Naked City

Springs Still Not Poisoned

The level of polluted contaminants in runoff from Austin parking lots isn't as toxic as the U.S. Geological Survey initially reported in late April. The USGS revisited its test data and corrected its calculation errors in an announcement last week. The agency's findings, nevertheless, continue to reinforce city scientists' theory that coal tar sealants used on parking lots are the probable source of polycyclic aromatic hydrocarbons, toxic chemicals known to cause cancer, that have been detected in sediment in and around Austin's waterways, including Barton Springs Pool.

The exhaustive local, state, and federal environmental studies are a response to the alarming news-and-opinion package the Austin American-Statesman published more than a year ago, in which the daily sought to discredit the city's sealant theory and tie the PAH data to a long-buried coal gasification plant up the hill from the pool – despite having no evidence that such a plant actually exists. To summarize: The newspaper warned readers that the pool area was worse than EPA Superfund sites and should be barricaded and posted with "danger" signs. In a chest-thumping opinion piece, editor Rich Oppel chided city staff's ineptness, writing, "The parking lot theory conforms to convictions of Austin activists that hard-ground surfaces, especially over the Edwards Aquifer, should be restricted to protect the environment." An editorial took an additional stab: "City Council members, bowing to intense pressure from environmentalists, kept attention on the development at the city's edges. The Watershed Protection Department was focused on the periphery to mitigate any possible degradation of Barton Springs. Time and energy devoted to those projects left the pool in peril and the public at risk."

Now, we learn, city scientists were actually well ahead of the curve in pursuing what could turn out to be groundbreaking evidence showing a direct link between coal tar sealants used on "hard-ground surfaces" and PAHs found in sediments. City and federal studies continue.

  • More of the Story

  • Naked City

    Headlines and happenings from Austin and beyond

    Naked City

    The transit authority debuts Rail: the Sequel, four years in the making

    Naked City

    City Hall makes its position perfectly clear: Sell the Mueller acres

    Naked City

    California kicks the machines out of its polling places
  • Naked City

    Broad-based group's plan for increasing student, community involvement

    Naked City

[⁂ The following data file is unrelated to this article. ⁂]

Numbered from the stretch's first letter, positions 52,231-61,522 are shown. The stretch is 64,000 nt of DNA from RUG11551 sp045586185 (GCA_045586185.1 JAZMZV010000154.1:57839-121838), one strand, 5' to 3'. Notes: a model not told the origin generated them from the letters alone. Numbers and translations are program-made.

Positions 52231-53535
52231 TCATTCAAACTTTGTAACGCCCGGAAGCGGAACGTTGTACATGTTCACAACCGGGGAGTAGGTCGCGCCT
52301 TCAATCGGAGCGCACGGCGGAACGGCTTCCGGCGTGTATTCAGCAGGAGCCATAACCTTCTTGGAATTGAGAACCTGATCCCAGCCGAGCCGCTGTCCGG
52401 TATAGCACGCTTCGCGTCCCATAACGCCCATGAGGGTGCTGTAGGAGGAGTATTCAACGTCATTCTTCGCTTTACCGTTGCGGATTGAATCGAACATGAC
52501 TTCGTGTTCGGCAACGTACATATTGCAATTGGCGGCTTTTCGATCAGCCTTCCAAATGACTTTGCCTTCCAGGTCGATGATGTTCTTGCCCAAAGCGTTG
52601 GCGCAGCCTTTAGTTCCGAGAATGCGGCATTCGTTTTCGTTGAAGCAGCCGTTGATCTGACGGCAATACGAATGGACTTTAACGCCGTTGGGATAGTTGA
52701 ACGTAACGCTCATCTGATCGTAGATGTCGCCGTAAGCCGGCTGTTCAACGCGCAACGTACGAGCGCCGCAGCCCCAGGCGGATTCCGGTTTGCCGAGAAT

The school board hears from districts that have tackled teacher incentive pay

    Naked City

    Austin author/activist Rahul Mahajan calls for increased effort to end the war

    Naked City

    The Center for Child Protection's annual Travis Co. report

    Naked City

    Texas' finest combat the glo-stick menace

A note to readers: Bold and uncensored, The Austin Chronicle has been Austin’s independent news source for almost 40 years, expressing the community’s political and environmental concerns and supporting its active cultural scene. Now more than ever, we need your support to continue supplying Austin with independent, free press. If real news is important to you, please consider making a donation of $5, $10 or whatever you can afford, to help keep our journalism on stands.

Support the Chronicle  

READ MORE
More Barton Springs
The Texas Hammer: Save Our Springs (If They’ll Let Us)
Save Our Springs (If They’ll Let Us)
Austin's environmental values are in perennial conflict with the legislators

Michael King, March 17, 2017

Preserving Austin's Natural Mecca
Preserving Austin's Natural Mecca
Interactive documentary project Living Springs celebrates Barton Springs

Jessi Cape, July 31, 2015

More by Amy Smith
Well-Behaved? Let's Assume Not.
Jacqueline Bouvier Kennedy Onassis: The Untold Story
Barbara Leaming's new biography makes the case that Jackie O suffered from PTSD

Nov. 28, 2014

Section 8 Reopens
Section 8 Reopens
Hurry up ... and wait!

Oct. 3, 2014

KEYWORDS FOR THIS STORY

Barton Springs, Statesman, coal tar sealant, Barton Springs Pool, PAHs, polycyclic hydrocarbons, Rich Oppel, Watershed Protection Department, U.S. Geological Survey

MORE IN THE ARCHIVES
NEWSLETTERS
One click gets you all the newsletters listed below

Breaking news, arts coverage, and daily events

Can't keep up with happenings around town? We can help.

Austin's queerest news and events

New recipes and food news delivered Mondays

All questions answered (satisfaction not guaranteed)

Information is power. Support the free press, so we can support Austin.   Support the Chronicle